On the 2nd of January, 1965, Ryan Seek was born in the mountains of Montana. Well, he wasn't actually born in the mountains, but in a valley between some of the most majestic mountain ranges in North America; namely, the Flathead Valley in Northwestern Montana.
In 1975 his parents divorced, his mother moving south to Idaho while his father stayed in Kalispell, MT. The young boy bounced between the parents for much of the rest of his school years, finally settling in one place long enough to complete his last two years of high school consecutively in Blackfoot, Idaho.
Ryan's professional careers have often centered around the written word. One of his first jobs out of high school in 1983 was at The Morning News, the local paper in Blackfoot. There, he worked in the mailroom, then the pressroom, and eventually helping with the layout of the newspaper.
In 1988, Ryan decided he had enough of the small town life and wanted to experience the big city. He moved to the Phoenix, Arizona area in January of '88 and spent the first few years working at a number of 7-11's before attending a nine-month course in graphic design in 1991. Once graduated, he worked odd graphic design jobs before finding a home at a small screen-printing shop in Chandler, AZ. He worked there from 1993 until 1997 where he became Art Director for the company and was responsible for laying out their annual catalog, including writing ad copy. It was at this time that Ryan spent much of his free time writing poetry.
That company suddenly went out of business in 1997 and Ryan was left to make some serious decisions. He was tiring of the daily grind of producing artwork for print and wanted a new challenge. He decided website design would be his next career. For the first nine months after the screen-printing company went under, he trained himself in the art of HTML programming and digital artwork for the Internet. He practiced his new art by focusing on a particular interest of his, NASCAR racing. His passion for stock car racing and creating exciting artwork would soon steer him down a very unexpected path.
"The first official NASCAR driver website I designed, I never did get paid for," Ryan explained. "But it did open up a lot of doors for me. The next thing I knew an Internet company out of Daytona Beach came calling and I found myself designing websites for Ricky Rudd, Sterling Marlin, and Mike Skinner."
By the time 1999 rolled around, Ryan was working a day job creating websites for a Phoenix-area Internet company while launching a sideline career designing official websites for many of NASCAR's top drivers. In that same year Ryan got his big break when a large Internet company out of Seattle, Washington stumbled upon a NASCAR news website he had created called Catchfence.com. They were impressed to the point that they believed Catchfence was actually being run by a company (when in fact it was just Ryan and a friend doing all the work after returning home from their day jobs). He was offered a 30K a year contract to join their team and create a new NASCAR-themed website for their growing sports network.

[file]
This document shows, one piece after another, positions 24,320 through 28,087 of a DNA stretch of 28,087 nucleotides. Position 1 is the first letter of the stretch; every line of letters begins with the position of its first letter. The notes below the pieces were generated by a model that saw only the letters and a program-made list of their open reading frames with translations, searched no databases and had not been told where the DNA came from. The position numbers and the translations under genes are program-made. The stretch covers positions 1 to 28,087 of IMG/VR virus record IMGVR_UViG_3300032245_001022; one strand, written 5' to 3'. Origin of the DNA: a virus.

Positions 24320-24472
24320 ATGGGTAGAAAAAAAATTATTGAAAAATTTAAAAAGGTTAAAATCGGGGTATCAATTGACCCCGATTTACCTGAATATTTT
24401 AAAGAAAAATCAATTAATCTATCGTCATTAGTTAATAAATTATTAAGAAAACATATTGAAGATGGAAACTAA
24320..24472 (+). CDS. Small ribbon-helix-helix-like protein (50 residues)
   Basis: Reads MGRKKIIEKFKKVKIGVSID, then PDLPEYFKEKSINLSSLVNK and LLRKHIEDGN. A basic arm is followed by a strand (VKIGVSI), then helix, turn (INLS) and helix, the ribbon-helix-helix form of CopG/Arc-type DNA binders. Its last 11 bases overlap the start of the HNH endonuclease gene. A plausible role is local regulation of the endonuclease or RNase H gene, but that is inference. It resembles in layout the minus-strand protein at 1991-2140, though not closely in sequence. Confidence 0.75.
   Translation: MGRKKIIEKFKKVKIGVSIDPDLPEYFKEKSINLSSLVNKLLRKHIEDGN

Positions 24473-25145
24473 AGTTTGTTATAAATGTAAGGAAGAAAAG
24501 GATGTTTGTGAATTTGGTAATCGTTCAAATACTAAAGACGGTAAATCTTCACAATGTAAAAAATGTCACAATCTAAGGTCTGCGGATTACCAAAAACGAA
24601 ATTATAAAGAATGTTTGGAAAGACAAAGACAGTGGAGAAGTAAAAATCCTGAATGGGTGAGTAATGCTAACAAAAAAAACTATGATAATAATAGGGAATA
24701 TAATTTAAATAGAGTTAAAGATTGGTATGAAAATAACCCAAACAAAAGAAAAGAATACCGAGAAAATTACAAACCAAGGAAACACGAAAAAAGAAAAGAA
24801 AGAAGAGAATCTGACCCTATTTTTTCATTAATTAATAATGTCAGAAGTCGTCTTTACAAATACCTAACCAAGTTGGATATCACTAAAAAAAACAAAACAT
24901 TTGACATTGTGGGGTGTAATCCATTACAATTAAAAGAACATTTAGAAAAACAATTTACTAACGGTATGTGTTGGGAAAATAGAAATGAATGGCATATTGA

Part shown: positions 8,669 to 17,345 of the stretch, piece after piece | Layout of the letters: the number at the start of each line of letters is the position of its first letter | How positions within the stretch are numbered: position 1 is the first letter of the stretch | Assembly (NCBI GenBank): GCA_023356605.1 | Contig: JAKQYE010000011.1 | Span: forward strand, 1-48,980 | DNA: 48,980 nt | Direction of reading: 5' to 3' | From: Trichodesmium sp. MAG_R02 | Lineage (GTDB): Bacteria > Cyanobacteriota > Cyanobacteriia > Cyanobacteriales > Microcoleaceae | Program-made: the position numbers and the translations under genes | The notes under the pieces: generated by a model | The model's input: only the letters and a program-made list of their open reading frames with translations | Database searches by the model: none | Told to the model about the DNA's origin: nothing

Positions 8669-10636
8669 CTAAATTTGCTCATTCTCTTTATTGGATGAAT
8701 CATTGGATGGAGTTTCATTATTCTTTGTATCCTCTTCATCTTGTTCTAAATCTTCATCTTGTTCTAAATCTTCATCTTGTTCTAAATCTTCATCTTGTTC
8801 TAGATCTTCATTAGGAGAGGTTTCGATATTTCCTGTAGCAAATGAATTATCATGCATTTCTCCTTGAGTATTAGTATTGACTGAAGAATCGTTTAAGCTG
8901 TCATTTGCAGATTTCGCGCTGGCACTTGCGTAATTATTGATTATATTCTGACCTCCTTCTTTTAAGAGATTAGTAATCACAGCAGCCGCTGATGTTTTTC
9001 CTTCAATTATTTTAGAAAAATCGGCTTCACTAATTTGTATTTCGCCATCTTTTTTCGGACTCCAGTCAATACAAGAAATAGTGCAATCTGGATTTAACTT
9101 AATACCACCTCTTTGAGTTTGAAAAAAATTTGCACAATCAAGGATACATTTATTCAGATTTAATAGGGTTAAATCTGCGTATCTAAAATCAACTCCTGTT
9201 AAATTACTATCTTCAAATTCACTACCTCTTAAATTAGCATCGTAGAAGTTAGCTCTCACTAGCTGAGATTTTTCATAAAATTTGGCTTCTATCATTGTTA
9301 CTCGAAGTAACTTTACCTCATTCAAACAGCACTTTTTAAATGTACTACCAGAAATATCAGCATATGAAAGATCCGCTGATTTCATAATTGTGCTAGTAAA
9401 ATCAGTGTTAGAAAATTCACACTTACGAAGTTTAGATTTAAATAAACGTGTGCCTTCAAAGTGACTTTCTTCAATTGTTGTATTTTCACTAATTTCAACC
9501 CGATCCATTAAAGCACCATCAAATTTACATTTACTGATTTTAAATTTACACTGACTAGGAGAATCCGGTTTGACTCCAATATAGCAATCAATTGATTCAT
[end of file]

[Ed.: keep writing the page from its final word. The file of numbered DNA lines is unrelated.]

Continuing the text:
In January, 2000, Ryan packed his bags and moved east to North Carolina so he would be closer to the teams and drivers in NASCAR. Upon arrival, he began creating the new site, but soon realized that there wasn't much graphic design work included in his new career; the website was a template that all the other sites on the network shared, which meant Ryan would no longer be able to "wow" his visitors with his flashy style of website design. Instead, he would have to rely on his own written words to impress and entertain them.
Without even realizing it was happening, Ryan was writing professionally for the first time in his life. He spent the next sixteen months attending NASCAR races as a member of the media and writing the most interesting and compelling stories he could pen.
In his own words, "I was basically a rookie reporter and independant website director trying to compete with the experienced corporate monsters of NASCAR.com and That's Racin'. The cards were stacked against me going in, but it didn't take me long to start drawing in several thousand visitors a day. I must have been doing something right and I truly believe I earned a fair amount of respect from the NASCAR community, both from fans and those in the media."